October 14, 2019
Whenever Amir Kalali asks himself if clinical trials are becoming too exclusive or competitive, he considers one point: How would the patient react?
“Would they applaud a competitive attitude that inevitably makes drug prices higher, or would they applaud a more collaborative effort, where we are in it for a particular disease,” asks Kalali, who is founder, chief curator and chairman of CNS Summit and former global head of Quintiles’ neuroscience center.
In an industry where public trust is low and drug prices are under hot debate on Capitol Hill, the landscape for drug development is inherently competitive, Kalali told CenterWatch in a recent interview.
But it’s what sponsors do with that competition that can provide novel cures for rare diseases faster, he says. “People feel that one has to be competitive,” says Kalali. “There are things we feel possessive around, like molecules, to get to a successful outcome of a new treatment for patients.”
“There is very little collaboration between pharma companies,” he says. “As a doctor seeing it from an ethical position, if patients hear we are competing as businesses, it’s not good for them. So, many people are thinking there is a difference between healthcare and a healthcare business.”
Collaborations like the one between AbbVie and Mission Therapeutics to develop a new Alzheimer’s treatment have helped provide patients with long-sought-after answers to conditions like Alzheimer’s and Parkinson’s.
But clinical trials focused on getting to these answers can be long and costly, and “patients waiting don’t find this acceptable,” says Kalali.
Kalali suggests three main areas in which the trial industry should work together to develop therapies faster: trial design, tool sharing and technology incubators.
Trial design needs to be more thoughtful and collaborative and focused on patients’ needs. In rare disease research, he says, “we have more trials than there are patients. How do you solve that?”
Sponsors can work to better diversify the population for conducting clinical trials, or even combine therapies to reach more patients. “It’s so difficult to find rare disease patients,” Kalali says.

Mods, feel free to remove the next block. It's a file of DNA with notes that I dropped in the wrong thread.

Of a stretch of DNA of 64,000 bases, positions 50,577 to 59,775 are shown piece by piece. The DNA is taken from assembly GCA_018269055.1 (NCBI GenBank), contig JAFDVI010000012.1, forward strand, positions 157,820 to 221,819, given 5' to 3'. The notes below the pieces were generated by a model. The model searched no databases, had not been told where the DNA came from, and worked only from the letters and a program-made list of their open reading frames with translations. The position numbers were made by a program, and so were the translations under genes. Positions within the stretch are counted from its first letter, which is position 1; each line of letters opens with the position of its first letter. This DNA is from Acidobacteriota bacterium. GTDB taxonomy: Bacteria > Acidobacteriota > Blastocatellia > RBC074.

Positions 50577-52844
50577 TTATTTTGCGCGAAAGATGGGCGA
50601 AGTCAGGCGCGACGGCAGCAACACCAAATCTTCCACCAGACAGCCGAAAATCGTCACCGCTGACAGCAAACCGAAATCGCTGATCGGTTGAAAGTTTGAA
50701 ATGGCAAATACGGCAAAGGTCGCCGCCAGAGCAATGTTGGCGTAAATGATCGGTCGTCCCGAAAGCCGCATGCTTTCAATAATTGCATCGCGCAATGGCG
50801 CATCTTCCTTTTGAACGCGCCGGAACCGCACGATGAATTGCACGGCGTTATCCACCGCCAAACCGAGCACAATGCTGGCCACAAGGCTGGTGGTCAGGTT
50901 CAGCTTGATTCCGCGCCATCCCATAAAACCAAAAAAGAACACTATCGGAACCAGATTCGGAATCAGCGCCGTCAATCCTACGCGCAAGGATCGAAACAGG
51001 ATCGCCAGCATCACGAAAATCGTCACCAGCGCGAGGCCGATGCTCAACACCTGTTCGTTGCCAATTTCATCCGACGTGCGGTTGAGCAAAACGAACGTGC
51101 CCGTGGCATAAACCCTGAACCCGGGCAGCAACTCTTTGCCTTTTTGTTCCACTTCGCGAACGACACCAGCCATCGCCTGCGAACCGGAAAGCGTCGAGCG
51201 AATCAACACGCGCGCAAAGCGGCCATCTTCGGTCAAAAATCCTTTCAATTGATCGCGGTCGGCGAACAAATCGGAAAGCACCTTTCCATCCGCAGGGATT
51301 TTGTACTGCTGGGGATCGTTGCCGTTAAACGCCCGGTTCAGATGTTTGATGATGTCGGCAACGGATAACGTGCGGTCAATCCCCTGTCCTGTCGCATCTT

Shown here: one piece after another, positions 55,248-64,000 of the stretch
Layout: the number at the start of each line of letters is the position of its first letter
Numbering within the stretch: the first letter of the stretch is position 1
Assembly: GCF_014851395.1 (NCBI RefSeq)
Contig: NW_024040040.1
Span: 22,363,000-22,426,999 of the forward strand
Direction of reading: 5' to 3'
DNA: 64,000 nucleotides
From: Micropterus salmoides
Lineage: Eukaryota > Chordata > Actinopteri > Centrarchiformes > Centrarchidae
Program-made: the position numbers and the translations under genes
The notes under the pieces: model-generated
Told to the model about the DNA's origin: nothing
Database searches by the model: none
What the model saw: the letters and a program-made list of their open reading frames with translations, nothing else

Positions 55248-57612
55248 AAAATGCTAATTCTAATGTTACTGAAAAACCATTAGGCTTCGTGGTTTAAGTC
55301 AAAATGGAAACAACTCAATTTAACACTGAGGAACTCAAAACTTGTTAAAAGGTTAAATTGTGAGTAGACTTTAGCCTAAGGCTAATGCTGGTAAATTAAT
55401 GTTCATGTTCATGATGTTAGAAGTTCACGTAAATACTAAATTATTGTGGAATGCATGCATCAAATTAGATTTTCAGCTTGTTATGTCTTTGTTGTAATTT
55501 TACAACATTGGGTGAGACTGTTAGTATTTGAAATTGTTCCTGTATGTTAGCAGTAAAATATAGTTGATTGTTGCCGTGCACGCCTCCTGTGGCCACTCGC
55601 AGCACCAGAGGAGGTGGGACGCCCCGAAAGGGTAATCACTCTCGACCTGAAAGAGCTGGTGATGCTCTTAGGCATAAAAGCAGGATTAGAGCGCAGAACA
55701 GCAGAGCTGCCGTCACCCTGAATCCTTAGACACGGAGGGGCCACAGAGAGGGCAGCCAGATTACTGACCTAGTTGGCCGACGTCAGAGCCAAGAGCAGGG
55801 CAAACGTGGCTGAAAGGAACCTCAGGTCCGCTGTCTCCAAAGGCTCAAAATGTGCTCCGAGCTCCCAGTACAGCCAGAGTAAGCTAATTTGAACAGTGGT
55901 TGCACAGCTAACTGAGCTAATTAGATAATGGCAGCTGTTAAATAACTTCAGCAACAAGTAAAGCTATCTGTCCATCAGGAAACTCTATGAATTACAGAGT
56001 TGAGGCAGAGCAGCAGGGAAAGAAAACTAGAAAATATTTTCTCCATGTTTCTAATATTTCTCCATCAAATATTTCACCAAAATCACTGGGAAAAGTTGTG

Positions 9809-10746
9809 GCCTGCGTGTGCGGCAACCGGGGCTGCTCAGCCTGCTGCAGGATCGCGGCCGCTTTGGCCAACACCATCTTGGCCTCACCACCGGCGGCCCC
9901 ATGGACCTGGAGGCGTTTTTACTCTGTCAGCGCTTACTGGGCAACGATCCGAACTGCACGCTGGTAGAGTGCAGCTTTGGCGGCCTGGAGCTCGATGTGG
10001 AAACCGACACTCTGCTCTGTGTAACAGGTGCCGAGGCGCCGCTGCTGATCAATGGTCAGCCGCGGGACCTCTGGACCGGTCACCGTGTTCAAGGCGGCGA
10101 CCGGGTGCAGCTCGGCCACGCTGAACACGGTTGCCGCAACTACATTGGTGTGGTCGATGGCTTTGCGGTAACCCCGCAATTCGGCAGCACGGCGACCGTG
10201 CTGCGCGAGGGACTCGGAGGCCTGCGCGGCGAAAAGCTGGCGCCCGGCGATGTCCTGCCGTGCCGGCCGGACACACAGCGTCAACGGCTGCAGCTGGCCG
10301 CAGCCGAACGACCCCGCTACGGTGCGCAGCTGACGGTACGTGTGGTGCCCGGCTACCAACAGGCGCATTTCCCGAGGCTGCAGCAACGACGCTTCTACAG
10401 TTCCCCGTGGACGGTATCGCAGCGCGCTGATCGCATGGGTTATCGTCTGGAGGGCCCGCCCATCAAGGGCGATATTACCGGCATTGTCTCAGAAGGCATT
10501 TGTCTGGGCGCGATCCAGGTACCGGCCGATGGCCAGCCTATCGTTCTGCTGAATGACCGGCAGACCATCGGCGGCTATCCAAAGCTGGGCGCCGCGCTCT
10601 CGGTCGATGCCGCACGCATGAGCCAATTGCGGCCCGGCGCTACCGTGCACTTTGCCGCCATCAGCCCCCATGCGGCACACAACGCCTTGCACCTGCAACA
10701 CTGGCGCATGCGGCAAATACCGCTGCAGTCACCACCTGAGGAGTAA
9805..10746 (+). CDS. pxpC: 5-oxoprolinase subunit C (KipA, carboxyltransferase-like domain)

Kalali questions the ethics of hoarding research results and splitting already-limited patient populations. There are dozens of drugs going after the same mechanism of action. Do patients need to have 12 programs all examining the same mechanism in a disease, he asks?
“If one company has done extensive work in an area, and it’s a dead end, they are happy to sit and watch others do that. It’s not ethical.”
It’s the same in oncology, he says, with its small patient populations. Sponsors could combine efforts to test multiple compounds in the same trial and make them more efficient.
Kalali also suggests improving on assessing outcome measures for clinical trials.
“How we train people to assess outcome measures — there’s a lot of redundancy in that,” he says. Different sponsors use different methods, making it difficult for investigators working with more than one company. “You would have a doctor trained on the same outcome measure in different ways. But it’s clear all those hours spent training on the same instrument could be done centrally.”
Kalali also suggests companies share their development tools. “In the tools we use, there is room for collaboration as we try to solve bigger scientific problems. It’s clear that one company alone doesn’t have the resources,” he says.
Kalali believes bringing researchers and developers together in biotechnology incubators can help produce much needed results.
“Anytime you have scientists being in the same area is a plus,” he says. “Being able to come out of your own four walls” and interact with others who may have a different perspective on the same problem generates new ideas and solutions. “The more diverse we are around the problem, the better.”
“Collaboration, innovation and technology are things that life science companies can do much better on,” Kalali says. “We weren’t leveraging these three things to accelerate clinical development.”
Kalali founded CNS Summit to address that problem. Labeled a “platform for change,” the organization provides opportunities for sponsors, investigators and other stakeholders to share ideas and experiences. The 2019 CNS Summit annual meeting will be held Oct. 31 to Nov. 3 in Boca Raton, Florida.
For more information on the annual meeting, click here: https://bit.ly/2lDkJyh.
By Colin Stoecker